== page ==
European Border and Coast Guard – key elements

  • Vulnerability assessments: The new agency will perform assessments at the external borders, identifying deficiencies in the ability of member states to manage their borders, and proposing solutions. It is not clear how this will affect the existing Schengen Evaluation Mechanism, which currently has this role.
  • Rapid reserve pool: The agency will be able to draw on a pool of 1,500 officers who can be deployed within three days. They will form a rapid reaction force to be sent to borders that are under acute pressure.
  • Returns: The agency will take on a bigger role in migrant reception hotspots. Beyond its current role of registering migrants and screening to establish their nationalities, it will be responsible for returning those who do not quality for asylum. In theory, this should speed up the process of returning rejected asylum seekers and “economic migrants”.
  • Cooperation with non-EU countries: The agency will have a greater role in coordinating cooperation on border management between member states and non-EU countries. This marks a shift in the agency’s mandate, bringing it further into the field of foreign policy.
  • Equipment: The agency will be able to acquire its own technical equipment, to be co-owned with member states. This is a significant step, as Frontex at present lacks the capacity to deploy independently, requiring member states to “donate” its equipment.
  • Hybrid threats: The new agency will increasingly be involved in tackling hybrid threats – attacks that use a mixture of tactics to hide the source of the threat and create confusion in its target, including methods such as non-conventional warfare, disinformation and cyber-attacks. The EU’s recent Joint Framework on Hybrid Threats calls for the development of synergies between EU agencies such as Frontex, Interpol, and the European Gendarmerie Force, on the one hand, and the EU’s Common Security and Defence Policy (CSDP) on the other.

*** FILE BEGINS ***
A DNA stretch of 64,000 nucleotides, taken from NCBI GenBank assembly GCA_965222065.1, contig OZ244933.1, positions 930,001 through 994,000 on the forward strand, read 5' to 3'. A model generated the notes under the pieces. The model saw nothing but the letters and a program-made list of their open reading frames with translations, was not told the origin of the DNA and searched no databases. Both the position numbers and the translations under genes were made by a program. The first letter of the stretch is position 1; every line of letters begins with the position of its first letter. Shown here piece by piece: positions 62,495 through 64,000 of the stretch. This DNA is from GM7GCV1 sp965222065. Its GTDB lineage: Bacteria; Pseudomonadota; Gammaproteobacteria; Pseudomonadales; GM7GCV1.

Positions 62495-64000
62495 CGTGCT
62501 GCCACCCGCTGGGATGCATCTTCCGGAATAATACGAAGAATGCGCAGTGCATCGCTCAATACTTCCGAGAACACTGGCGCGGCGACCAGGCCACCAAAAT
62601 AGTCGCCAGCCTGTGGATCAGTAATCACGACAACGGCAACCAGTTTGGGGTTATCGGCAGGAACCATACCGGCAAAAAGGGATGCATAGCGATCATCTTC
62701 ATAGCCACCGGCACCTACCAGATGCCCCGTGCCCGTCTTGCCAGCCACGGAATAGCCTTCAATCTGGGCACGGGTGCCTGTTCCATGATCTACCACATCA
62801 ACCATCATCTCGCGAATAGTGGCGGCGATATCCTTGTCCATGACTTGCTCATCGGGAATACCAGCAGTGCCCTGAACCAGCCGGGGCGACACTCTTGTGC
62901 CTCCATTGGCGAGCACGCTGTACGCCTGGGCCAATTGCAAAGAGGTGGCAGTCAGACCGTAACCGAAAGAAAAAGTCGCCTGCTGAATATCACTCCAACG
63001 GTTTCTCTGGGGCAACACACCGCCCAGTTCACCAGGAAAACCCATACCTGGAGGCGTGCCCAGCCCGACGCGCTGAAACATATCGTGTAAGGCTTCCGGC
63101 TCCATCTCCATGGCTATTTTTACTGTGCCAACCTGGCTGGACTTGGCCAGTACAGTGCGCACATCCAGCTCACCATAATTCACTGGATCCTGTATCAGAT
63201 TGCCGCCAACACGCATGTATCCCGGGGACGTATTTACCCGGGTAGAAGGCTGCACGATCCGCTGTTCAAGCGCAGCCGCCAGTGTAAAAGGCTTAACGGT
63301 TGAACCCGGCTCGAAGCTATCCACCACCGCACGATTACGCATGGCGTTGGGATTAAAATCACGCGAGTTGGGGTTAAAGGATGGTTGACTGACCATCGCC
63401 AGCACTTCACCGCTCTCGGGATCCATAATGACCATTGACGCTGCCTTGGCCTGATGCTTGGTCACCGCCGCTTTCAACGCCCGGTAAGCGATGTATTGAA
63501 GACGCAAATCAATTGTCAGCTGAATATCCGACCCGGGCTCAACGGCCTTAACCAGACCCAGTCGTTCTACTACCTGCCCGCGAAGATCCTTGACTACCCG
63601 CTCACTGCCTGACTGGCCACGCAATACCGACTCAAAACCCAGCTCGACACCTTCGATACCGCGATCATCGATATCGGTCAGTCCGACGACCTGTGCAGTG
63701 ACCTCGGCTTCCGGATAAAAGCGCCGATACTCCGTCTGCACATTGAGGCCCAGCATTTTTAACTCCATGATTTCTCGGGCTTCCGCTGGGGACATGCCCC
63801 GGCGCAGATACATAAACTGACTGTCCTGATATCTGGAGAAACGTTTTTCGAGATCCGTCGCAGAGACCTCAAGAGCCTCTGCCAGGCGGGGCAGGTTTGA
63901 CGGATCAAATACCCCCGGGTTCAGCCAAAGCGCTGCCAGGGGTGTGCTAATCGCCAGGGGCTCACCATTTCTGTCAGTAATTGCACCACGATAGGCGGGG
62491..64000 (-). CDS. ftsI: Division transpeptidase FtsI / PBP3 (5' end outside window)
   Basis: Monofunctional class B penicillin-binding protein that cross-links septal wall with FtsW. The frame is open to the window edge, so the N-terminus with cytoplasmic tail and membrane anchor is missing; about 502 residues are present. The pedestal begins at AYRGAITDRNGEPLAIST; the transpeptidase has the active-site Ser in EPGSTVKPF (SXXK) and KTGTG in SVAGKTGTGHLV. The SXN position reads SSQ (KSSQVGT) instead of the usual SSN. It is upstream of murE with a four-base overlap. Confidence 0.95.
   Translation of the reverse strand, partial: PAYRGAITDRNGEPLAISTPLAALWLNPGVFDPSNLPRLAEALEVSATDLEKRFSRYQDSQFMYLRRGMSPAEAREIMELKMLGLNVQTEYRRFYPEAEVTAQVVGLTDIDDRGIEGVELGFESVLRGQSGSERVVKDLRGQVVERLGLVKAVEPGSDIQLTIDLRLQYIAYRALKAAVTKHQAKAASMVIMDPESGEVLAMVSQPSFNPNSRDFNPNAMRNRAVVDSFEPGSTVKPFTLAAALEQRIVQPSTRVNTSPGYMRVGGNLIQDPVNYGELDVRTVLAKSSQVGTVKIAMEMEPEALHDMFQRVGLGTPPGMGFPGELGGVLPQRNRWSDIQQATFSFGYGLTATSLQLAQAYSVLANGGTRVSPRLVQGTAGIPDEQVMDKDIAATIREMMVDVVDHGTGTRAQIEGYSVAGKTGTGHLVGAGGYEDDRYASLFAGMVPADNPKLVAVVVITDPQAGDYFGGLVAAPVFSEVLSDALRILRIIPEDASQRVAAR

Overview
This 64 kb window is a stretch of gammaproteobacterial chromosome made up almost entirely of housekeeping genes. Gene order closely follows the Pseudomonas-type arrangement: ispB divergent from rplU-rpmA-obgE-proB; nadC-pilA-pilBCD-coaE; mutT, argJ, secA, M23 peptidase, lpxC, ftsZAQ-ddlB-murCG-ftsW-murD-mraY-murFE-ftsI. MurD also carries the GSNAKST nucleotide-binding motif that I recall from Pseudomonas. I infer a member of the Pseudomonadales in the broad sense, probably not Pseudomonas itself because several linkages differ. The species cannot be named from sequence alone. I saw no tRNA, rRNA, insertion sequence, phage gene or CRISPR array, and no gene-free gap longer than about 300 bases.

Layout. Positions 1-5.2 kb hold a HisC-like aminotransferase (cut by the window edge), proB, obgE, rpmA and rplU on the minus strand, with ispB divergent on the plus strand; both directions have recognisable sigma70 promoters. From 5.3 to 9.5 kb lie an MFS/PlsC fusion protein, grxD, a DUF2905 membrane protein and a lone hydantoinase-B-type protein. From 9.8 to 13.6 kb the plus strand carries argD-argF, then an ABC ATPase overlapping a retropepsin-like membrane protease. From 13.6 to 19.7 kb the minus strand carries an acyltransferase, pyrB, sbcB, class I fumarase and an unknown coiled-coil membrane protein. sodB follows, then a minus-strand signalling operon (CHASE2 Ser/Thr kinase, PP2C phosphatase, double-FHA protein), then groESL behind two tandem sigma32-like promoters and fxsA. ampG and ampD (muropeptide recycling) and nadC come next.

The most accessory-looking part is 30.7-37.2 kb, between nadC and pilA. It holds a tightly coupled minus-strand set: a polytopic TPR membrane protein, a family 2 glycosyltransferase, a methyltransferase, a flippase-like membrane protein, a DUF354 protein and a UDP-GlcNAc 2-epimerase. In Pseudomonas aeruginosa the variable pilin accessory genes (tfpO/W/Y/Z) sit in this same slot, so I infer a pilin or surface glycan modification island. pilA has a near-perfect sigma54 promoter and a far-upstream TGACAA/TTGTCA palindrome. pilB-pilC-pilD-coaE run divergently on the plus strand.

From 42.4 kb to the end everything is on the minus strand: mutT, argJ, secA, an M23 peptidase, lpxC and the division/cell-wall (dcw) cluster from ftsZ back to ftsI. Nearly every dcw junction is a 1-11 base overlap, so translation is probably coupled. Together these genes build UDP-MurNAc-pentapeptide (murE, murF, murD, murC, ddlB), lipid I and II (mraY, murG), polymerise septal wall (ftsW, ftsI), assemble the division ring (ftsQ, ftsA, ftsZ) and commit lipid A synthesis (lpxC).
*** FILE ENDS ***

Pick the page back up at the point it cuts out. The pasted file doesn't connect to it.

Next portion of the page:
• No right to intervene: A proposal to give the agency the right to intervene without an invitation from the member state in question has been removed from the Council draft. This was an unrealistic idea that drew objections from frontline states because it was seen as a violation of sovereignty. However, the proposal addressed a real problem; the unwillingness of member states to engage Frontex early on in border control issues, and the lack of a mechanism to enforce compliance by member states. The reluctance to cooperate is partly because the agency is not considered effective in handling irregular migratory flows – though, ironically, it is the member states themselves that have sought to curtail the powers of Frontex since its inception.